The objectives of this study were to examine the natural restoration potential of farmland that originally was seasonally flooded baldcypress swamp in the northern portion of the Mississippi Alluvial Valley. If important components of these systems are missing, then it is unlikely that restoration sites will spontaneously develop into baldcypress swamps, unless dispersal vectors (e.g. wind, water and animals) are capable of reintroducing species. The composition (density and species richness) of seed banks in swamps that were either intact or farmed for various lengths of time was examined. The hypothesis that the species richness and density of seeds in the seed bank would decrease as the length of time of farming increased was tested.

Methods

study sites

Baldcypress swamps lie along rivers and streams on floodplains of the Gulf Coastal Plain of North America from south-eastern Texas, north along the Mississippi River to southern Illinois (Conner & Buford 1998), and extend east to the Atlantic Ocean (Mitsch & Gosselink 2002). The Cache River watershed was comprised of approximately 250 000 ha of forested wetland prior to its extensive modification for agriculture (Ugent, Tindall & Doorenbos 1981). The Post Creek Cutoff was constructed by diverting water from the upper watershed of the Cache River to the Ohio River in 1916 to develop floodplains in southern Illinois (Cache River Drainage Commissioners of Illinois 1905; Muir et al. 1995). Agricultural development expanded during the 1950s, and by the late 1980s only about 50% of the original forested wetland remained. The Lower Cache downstream of the Post Creek Cutoff was extensively modified by farming (south of 37·3° N latitude; Fig. 1) (Muir et al. 1995). Much marginal agricultural land was abandoned after the crash of the soybean market throughout the Mississippi Alluvial Valley and became available for restoration (Newling 1990), although 70% of the catchment is presently used for agriculture (Wetlands International 2003). Government and private agencies plan to restore much of the river corridor of the Cache River watershed to baldcypress and bottomland forest as part of the Cypress Creek Wildlife Refuge within the North American Waterfowl Management Plan (USFWS 1990).

Figure 1.

Site locations for seed bank samples locations along the Cache River, southern Illinois. Base map from Illinois Geographic Information Systems (1996) in ArcView 3·2 (1999). Sites 1–30 and 31–60 were sampled in February to April 1992 and 1993, respectively. Sites farmed for 1–3 years were 23, 29, 49 and 58; 5 years: 28, 30, 34, 35, 40 and 43; 10 years: 4, 22, 27 and 31; 13–15 years: 2, 3, 7, 9, 10, 18, 24, 37, 41, 42, 57, 59 and 60; 30 years: 46 and 48; 50 years: 17 and 19–21. Sites never farmed were 1, 5, 6, 8, 25, 32, 33, 36, 38, 44, 45, 47, 50–52 and 56.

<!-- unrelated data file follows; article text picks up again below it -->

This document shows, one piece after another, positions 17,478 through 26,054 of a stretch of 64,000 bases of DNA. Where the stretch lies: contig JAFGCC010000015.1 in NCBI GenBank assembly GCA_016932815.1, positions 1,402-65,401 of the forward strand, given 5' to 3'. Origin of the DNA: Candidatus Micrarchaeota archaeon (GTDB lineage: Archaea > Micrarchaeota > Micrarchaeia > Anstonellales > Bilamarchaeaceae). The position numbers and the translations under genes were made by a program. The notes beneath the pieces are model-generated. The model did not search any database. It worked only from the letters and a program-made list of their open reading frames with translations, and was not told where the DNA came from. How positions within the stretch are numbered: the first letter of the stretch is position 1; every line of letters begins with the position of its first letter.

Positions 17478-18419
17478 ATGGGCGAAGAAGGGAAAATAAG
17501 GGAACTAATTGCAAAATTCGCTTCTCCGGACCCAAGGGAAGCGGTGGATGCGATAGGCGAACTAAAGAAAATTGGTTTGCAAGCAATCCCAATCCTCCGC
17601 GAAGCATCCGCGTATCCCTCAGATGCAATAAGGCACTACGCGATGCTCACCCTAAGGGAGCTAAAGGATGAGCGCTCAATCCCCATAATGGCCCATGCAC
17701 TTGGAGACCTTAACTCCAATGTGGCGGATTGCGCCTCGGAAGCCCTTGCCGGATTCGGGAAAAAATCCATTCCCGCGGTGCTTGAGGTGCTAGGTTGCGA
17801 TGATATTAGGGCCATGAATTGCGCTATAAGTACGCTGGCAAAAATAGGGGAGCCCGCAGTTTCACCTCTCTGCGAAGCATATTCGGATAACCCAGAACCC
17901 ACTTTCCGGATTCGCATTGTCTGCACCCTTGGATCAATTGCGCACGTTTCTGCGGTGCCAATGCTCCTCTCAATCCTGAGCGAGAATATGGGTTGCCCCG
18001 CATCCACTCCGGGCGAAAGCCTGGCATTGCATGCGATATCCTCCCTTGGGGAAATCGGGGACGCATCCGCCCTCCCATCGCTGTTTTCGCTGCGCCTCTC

In this study, the seed banks of both farmed and intact baldcypress swamps were compared throughout the entire 120-km reach of the Cache River and its tributaries, from West Vienna (tract owned by WestVaco; Site 53) to Mounds at the confluence of the Cache and the Ohio Rivers in Illinois (Fig. 1). The intact baldcypress swamps in this study included Deer Pond, Little Black Slough, Heron Pond, Goose Pond, Section 8 Woods, Buttonland Swamp, Stallings Tract, Bellrose Tract and Horseshoe Lake (Fig. 1). Buttonland Swamp and Horseshoe Lake are intact swamps that lie below the Post Creek Cutoff along the lower Cache, which are both fed by tributaries and have water control structures. For the most part, the rest of the lower Cache was drained at the time of this study, and in many places farmed to nearly the edge of the river. For swamps in the upper Cache above the Post Creek Cutoff, drawdown is common during the late summer (B.A. Middleton, unpublished data). Portions of the channel of the Cache River as well as some of its tributaries are downcut (Sengupta 1995).

Dominant species of these swamps included Taxodium distichum, Nyssa aquatica L., Cephalanthus occidentalis L. and Fraxinus pennsylvanica Marsh. In tracts farmed for various lengths of time (Table 1), the dominant crop species was Glycine max (L.) Merr. or in some cases, Zea mays L. with common field weeds including Cyperus erythrorhizos Muhl., Gratiola neglecta Torr., Ipomoea lacunose L. and Xanthium strumarium L. Fields planted with G. max and Z. mays were ploughed every year, and a variety of chemicals were used including insecticides, herbicides and fertilizers. None of the farmers interviewed indicated that they were using organic farming methods in these fields (pers. obs.).